Here is what I read:
“Peace I leave with you, my peace I give unto you: not as the world gives give I unto you.” John 14:27
Peace also is a fruit of spiritual-mindedness. What peace of conscience does that individual possess whose mind is stayed upon spiritual things! It is as much the reward as it is the effect of his cultivated heavenliness. The existence of this precious blessing, however, supposes the exposure of the spiritual mind to much that has a tendency to ruffle and disturb its equanimity and repose. The Christian is far from being entirely exempt from those chafings and disquietudes which seem inseparable from human life. To the brooding anxieties arising from external things- life’s vicissitudes, mutations, and disappointments; there are added, what are peculiar to the child of God, the internal things that distract- the cloudings of guilt, the agitations of doubt, the corrodings of fear, the mourning of penitence, the discipline of love.
But through all this there flows a river, the streams whereof make glad the city of God. It is the peace of the heavenly mind, the peace which Jesus procured, which God imparts, and which the Holy Spirit seals. A heavenly mind soars above a poor dying world, living not upon a creature’s love or smile- casting its daily need upon the heart of a kind Providence- anxious for nothing, but with supplication and thanksgiving making known its requests unto God- indifferent to the turmoil, vexations, and chequered scenes of worldly life, and living in simple faith and holy pleasing on Christ. Thus detached from earth, and moving heavenwards by the attractions of its placid coast, it realizes a peace which passes all understanding.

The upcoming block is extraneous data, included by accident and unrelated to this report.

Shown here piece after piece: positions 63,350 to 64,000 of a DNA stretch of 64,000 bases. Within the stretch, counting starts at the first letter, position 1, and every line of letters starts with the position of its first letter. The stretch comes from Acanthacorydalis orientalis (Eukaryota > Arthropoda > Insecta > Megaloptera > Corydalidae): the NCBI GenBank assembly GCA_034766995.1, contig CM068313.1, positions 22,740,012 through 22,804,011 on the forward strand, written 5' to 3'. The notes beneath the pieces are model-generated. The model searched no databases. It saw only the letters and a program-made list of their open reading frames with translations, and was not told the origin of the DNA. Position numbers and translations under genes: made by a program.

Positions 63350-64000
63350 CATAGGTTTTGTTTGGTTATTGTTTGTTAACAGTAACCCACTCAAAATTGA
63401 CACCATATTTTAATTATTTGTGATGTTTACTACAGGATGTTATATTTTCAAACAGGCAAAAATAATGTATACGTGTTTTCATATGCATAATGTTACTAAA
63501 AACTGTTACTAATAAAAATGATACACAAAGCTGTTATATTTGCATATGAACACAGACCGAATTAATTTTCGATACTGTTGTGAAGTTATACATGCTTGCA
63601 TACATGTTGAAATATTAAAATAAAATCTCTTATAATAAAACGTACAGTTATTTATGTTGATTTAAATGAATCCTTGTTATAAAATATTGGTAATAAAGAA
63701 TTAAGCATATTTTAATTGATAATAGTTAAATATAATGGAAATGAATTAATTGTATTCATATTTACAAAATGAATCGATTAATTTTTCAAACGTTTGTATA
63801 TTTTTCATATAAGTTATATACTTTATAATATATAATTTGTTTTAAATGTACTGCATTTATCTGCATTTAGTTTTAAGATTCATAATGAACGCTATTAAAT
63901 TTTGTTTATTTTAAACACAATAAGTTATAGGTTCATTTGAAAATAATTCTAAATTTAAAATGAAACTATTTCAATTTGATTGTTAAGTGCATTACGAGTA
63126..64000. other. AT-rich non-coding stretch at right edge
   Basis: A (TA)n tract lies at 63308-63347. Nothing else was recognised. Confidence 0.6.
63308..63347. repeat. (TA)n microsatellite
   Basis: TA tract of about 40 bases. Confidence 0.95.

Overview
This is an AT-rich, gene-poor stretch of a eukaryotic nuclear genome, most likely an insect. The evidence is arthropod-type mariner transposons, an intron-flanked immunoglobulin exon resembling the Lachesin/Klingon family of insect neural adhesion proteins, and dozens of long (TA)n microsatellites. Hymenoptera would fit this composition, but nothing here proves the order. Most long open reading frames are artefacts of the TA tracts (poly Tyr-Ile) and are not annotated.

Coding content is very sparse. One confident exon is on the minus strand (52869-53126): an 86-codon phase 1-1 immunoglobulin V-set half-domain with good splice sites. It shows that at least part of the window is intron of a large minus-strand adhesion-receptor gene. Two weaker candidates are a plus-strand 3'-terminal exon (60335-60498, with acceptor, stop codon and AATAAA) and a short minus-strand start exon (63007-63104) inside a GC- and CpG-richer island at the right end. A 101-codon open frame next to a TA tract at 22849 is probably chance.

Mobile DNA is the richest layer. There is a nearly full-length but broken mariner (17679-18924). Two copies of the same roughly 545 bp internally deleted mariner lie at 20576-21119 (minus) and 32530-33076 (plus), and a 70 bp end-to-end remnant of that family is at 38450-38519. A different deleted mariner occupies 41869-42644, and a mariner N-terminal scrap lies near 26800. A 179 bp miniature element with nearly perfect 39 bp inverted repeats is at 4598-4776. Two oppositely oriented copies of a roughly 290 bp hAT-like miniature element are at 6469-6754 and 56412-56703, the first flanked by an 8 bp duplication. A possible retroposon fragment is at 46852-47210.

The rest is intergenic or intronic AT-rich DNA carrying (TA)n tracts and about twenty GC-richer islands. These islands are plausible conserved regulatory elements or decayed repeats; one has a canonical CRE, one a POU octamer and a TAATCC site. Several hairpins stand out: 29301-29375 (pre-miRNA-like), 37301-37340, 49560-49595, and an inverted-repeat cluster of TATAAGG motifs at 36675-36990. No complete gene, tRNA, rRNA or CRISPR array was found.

And if this be the present of the heavenly mind, what will be the future of the mind in heaven? Heaven is the abode of perfect peace. There are no cloudings of guilt, no tossings of grief, no agitations of fear, no corrodings of anxiety there. It is the peace of perfect purity- it is the repose of complete satisfaction. It is not so much the entire absence of all sorrow, as it is the actual presence of all holiness, that constitutes the charm and the bliss of future glory.
The season of sorrow is frequently converted into that of secret joy- Christ making our very griefs to sing. But the occasion of sin is always that of bitter grief; our backslidings often, like scorpions, entwined around our hearts. Were there even- as most assuredly there will not be- sadness in heaven, there might still be the accompaniment of happiness; but were there sin in heaven- the shadow of a shade of guilt- it would becloud and embitter all. Thus, then, as heaven is the abode of perfect peace, he who on earth has his conversation most in heaven approximates in his feelings the nearest to the heavenly state. Oh that our hearts were more yielding to the sweet, holy, and powerful attractions of the heavenly world! Then would our conversation be more in heaven.HT: Matthew Blair